Researchers are exploring less-invasive, catheter-based approaches for repairing and replacing the mitral valve, one of the four heart valves that keep blood flowing in the right direction.
Transcatheter edge-to-edge repair for mitral valve regurgitation
In recent years, the U.S. Food and Drug Administration (FDA) has approved a few innovative transcatheter treatment options for mitral valve regurgitation (or leakage) without the need for open-heart surgery: the MitraClip Delivery System (approved in 2013) and the PASCAL Precision Transcatheter Valve Repair System (approved in 2022).
Both procedures work similarly and are equally safe and effective. A recent study compared the two procedures.1 The MitraClip and PASCAL procedures follow this basic process:
- An interventional cardiologist uses a thin, plastic tube called a catheter to implant a large tube called a sheath into the patient’s vein in the patient’s groin (femoral vein). Through the sheath another tube called a catheter is passed from the right side of the heart to the left side of the heart through the tissue by creating a path through the tissue called the septum (Trans-septal) Once the catheter is in place, the clip may be advanced through this catheter.
- After the clip device is threaded up to the patient’s heart, the cardiologist then implants the clip device into position directly over the center of the two tissue flaps, or leaflets, of the mitral heart valve, which is the valve that controls blood flow between the top-left (atrium) and bottom-left (ventricle) chambers of the heart.
- Once properly implanted, the clip device can grasp the two flaps together to reduce the backflow of blood through the valve (mitral regurgitation).
- After the cardiologist ensures the clip device is firmly in place, the cardiologist detaches the clip device from the catheter and removes the catheter from the patient’s body.
When comparing the two procedures, the main differences come down to each clip device's physical and technical properties (i.e., size and structure, material construction of each device, etc.)2 If you have mitral regurgitation and need a mitral valve repair, discuss the MitraClip and PASCAL procedures with your doctor to determine which procedure is the best treatment option for you.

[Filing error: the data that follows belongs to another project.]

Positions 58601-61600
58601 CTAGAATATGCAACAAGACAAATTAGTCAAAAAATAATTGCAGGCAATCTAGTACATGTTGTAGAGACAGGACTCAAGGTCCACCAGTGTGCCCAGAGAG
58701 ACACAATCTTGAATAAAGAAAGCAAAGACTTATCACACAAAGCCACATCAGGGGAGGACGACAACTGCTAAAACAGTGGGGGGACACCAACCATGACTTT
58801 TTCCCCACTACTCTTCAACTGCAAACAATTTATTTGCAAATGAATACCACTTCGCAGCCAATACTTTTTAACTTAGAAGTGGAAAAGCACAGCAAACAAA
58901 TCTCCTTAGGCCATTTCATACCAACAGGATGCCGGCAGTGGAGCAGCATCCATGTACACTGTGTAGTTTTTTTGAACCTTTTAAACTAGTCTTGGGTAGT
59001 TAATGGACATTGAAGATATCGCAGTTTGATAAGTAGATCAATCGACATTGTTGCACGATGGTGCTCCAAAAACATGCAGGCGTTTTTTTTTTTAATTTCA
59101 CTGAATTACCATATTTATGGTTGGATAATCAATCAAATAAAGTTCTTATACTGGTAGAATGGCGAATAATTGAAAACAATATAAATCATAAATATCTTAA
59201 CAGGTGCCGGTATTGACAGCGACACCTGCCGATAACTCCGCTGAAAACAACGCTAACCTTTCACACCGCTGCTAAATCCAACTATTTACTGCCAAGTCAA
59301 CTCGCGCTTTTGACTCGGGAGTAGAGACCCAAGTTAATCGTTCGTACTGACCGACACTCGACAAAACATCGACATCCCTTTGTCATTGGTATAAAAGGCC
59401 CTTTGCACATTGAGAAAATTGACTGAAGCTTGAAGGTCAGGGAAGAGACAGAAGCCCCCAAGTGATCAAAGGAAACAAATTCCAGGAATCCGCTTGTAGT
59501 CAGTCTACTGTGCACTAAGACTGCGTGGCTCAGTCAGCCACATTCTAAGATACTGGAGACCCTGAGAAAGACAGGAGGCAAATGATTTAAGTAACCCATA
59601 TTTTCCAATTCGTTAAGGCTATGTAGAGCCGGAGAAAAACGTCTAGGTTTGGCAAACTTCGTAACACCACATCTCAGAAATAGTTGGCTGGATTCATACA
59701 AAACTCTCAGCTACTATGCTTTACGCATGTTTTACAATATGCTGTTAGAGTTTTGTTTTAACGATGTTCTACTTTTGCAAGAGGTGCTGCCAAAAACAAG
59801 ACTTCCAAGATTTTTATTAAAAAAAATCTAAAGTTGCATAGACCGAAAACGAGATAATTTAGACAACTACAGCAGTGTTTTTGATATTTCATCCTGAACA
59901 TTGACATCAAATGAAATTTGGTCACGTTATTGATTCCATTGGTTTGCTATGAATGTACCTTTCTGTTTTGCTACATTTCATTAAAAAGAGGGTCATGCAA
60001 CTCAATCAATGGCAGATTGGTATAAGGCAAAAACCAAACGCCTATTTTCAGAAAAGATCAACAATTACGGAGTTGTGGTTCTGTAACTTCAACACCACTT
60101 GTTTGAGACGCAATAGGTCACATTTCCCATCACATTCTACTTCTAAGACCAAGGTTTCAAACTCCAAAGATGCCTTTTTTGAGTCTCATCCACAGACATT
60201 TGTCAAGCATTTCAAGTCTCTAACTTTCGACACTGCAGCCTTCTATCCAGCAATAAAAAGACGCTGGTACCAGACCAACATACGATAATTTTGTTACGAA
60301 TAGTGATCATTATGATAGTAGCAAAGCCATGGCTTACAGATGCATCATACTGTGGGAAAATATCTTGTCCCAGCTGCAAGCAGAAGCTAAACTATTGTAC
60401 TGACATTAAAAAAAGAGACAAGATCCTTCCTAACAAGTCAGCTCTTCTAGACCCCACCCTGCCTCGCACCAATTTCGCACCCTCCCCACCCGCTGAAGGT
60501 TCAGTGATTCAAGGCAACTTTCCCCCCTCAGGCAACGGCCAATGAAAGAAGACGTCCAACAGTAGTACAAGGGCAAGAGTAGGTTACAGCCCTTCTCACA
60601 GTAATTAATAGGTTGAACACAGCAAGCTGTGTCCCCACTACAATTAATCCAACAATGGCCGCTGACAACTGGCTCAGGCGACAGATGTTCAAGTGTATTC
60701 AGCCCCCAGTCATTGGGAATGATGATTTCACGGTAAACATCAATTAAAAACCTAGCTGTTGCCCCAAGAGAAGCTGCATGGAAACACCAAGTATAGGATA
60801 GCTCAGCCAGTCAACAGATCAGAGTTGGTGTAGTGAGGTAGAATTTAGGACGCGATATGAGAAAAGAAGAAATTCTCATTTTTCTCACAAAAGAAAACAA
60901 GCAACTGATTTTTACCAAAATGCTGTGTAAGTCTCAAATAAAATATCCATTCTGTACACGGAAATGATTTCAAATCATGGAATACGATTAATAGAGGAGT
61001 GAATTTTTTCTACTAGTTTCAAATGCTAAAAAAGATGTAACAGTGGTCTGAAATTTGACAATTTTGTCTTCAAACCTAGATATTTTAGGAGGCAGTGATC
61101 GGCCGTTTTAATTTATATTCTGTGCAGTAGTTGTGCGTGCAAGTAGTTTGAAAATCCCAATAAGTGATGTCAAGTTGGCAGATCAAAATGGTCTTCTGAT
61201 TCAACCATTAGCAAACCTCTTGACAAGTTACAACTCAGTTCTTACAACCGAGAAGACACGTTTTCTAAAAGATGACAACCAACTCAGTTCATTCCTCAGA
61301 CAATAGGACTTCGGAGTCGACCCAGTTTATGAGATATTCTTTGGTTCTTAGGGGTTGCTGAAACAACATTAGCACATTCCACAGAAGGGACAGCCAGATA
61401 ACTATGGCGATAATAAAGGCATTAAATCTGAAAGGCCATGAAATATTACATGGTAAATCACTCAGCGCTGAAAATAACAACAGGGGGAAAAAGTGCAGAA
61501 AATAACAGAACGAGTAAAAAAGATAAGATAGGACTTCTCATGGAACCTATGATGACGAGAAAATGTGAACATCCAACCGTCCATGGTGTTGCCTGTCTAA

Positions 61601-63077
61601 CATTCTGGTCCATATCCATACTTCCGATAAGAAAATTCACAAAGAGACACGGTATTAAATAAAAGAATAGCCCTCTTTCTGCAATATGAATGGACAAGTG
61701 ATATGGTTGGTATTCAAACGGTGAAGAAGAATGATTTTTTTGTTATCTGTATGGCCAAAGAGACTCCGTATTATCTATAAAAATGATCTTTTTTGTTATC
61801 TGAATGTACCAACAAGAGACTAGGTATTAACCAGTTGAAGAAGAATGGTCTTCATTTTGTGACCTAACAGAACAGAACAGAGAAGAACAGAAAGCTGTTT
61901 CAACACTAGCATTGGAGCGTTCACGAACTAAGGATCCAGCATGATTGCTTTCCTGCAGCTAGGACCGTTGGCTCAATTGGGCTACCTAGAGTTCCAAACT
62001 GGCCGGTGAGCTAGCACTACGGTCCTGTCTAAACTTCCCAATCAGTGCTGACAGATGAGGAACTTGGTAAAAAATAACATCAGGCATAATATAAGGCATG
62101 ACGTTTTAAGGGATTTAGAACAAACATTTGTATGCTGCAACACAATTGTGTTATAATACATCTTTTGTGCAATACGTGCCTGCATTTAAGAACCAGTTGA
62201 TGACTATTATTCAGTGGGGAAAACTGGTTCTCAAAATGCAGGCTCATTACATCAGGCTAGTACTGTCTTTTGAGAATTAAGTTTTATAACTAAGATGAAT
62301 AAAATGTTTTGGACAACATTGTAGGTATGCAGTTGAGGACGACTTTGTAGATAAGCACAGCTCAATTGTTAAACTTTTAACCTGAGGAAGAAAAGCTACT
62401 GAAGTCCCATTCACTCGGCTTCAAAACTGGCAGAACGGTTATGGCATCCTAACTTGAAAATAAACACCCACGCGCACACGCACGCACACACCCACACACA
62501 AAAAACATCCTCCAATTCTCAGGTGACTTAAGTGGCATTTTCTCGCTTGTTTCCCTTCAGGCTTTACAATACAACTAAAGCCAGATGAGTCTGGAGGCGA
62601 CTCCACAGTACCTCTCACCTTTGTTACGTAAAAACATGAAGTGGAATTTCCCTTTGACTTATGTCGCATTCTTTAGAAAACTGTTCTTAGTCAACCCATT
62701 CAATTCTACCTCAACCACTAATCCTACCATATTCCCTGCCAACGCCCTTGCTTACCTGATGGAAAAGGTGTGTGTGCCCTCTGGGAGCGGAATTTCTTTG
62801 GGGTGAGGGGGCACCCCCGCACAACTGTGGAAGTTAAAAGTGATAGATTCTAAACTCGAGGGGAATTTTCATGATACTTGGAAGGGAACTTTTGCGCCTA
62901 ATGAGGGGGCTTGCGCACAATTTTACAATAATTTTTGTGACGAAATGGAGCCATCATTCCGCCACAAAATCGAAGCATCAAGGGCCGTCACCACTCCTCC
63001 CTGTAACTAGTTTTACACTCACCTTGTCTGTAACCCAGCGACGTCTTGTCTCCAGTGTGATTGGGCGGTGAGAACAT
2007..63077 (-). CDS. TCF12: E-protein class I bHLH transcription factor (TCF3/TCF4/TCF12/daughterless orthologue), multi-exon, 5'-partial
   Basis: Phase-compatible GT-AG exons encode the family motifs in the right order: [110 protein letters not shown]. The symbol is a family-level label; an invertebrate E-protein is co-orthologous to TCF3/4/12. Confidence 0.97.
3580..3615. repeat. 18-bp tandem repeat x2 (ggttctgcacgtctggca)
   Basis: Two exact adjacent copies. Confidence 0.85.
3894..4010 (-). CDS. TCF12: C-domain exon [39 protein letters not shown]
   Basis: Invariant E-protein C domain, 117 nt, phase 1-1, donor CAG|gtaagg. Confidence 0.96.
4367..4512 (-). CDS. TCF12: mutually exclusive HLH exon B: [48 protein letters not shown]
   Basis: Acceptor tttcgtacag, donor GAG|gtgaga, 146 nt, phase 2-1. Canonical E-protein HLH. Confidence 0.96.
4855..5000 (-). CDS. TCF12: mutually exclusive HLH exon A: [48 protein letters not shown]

Other devices in the pipeline
Another catheter-based approach, annuloplasty, delivers a device via a catheter to change the size and shape of the ring of tissue that circles the valve (mitral annulus). Like cinching a belt, the mitral annulus is tightened so the mitral leaflets will close properly. Another device being studied is evaluating the safety and efficacy of planting a spring-type device in the coronary sinus, which runs behind the mitral valve, to alter the annulus's shape and size and encourage the valve leaflets to close properly. This device and others are still under investigation and are not yet approved by the FDA.
With technology so rapidly changing the treatment options for patients with heart valve problems, it’s more important than ever to discuss your options with your doctor.
Valvuloplasty for mitral valve stenosis
Mitral valvuloplasty is a non-surgical procedure that may be used to open a narrow mitral valve within the heart, also known as mitral valve stenosis.